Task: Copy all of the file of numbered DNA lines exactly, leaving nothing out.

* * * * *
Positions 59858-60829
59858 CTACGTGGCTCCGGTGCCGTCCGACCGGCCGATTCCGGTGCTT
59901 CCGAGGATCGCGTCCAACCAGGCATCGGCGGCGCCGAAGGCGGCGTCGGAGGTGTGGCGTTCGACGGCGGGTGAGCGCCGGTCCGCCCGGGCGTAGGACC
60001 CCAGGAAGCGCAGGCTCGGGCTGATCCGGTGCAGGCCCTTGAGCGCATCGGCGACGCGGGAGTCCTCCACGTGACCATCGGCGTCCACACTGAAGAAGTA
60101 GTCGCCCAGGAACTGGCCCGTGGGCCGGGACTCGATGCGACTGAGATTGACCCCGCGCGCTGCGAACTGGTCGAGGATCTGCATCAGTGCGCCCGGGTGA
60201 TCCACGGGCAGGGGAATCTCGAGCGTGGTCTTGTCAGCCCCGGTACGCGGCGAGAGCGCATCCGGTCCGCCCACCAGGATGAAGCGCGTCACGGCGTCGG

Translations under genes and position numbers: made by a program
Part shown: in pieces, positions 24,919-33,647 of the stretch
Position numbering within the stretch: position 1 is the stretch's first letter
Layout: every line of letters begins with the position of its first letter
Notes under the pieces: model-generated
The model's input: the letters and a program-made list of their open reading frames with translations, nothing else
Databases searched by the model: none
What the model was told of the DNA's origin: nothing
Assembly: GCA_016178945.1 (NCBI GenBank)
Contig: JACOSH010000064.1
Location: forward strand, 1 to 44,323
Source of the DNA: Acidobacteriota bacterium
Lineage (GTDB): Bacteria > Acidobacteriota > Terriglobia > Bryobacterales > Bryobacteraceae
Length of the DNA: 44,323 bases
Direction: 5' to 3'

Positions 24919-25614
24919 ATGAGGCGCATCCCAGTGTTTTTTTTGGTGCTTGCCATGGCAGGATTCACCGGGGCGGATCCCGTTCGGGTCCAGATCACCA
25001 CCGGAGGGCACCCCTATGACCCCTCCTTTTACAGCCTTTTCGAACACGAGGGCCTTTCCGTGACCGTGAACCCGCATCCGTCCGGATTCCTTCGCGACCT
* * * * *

Positions 59858-60829
59858 CTACGTGGCTCCGGTGCCGTCCGACCGGCCGATTCCGGTGCTT
59901 CCGAGGATCGCGTCCAACCAGGCATCGGCGGCGCCGAAGGCGGCGTCGGAGGTGTGGCGTTCGACGGCGGGTGAGCGCCGGTCCGCCCGGGCGTAGGACC
60001 CCAGGAAGCGCAGGCTCGGGCTGATCCGGTGCAGGCCCTTGAGCGCATCGGCGACGCGGGAGTCCTCCACGTGACCATCGGCGTCCACACTGAAGAAGTA
60101 GTCGCCCAGGAACTGGCCCGTGGGCCGGGACTCGATGCGACTGAGATTGACCCCGCGCGCTGCGAACTGGTCGAGGATCTGCATCAGTGCGCCCGGGTGA
60201 TCCACGGGCAGGGGAATCTCGAGCGTGGTCTTGTCAGCCCCGGTACGCGGCGAGAGCGCATCCGGTCCGCCCACCAGGATGAAGCGCGTCACGGCGTCGG

Translations under genes and position numbers: made by a program
Part shown: in pieces, positions 24,919-33,647 of the stretch
Position numbering within the stretch: position 1 is the stretch's first letter
Layout: every line of letters begins with the position of its first letter
Notes under the pieces: model-generated
The model's input: the letters and a program-made list of their open reading frames with translations, nothing else
Databases searched by the model: none
What the model was told of the DNA's origin: nothing
Assembly: GCA_016178945.1 (NCBI GenBank)
Contig: JACOSH010000064.1
Location: forward strand, 1 to 44,323
Source of the DNA: Acidobacteriota bacterium
Lineage (GTDB): Bacteria > Acidobacteriota > Terriglobia > Bryobacterales > Bryobacteraceae
Length of the DNA: 44,323 bases
Direction: 5' to 3'

Positions 24919-25614
24919 ATGAGGCGCATCCCAGTGTTTTTTTTGGTGCTTGCCATGGCAGGATTCACCGGGGCGGATCCCGTTCGGGTCCAGATCACCA
25001 CCGGAGGGCACCCCTATGACCCCTCCTTTTACAGCCTTTTCGAACACGAGGGCCTTTCCGTGACCGTGAACCCGCATCCGTCCGGATTCCTTCGCGACCT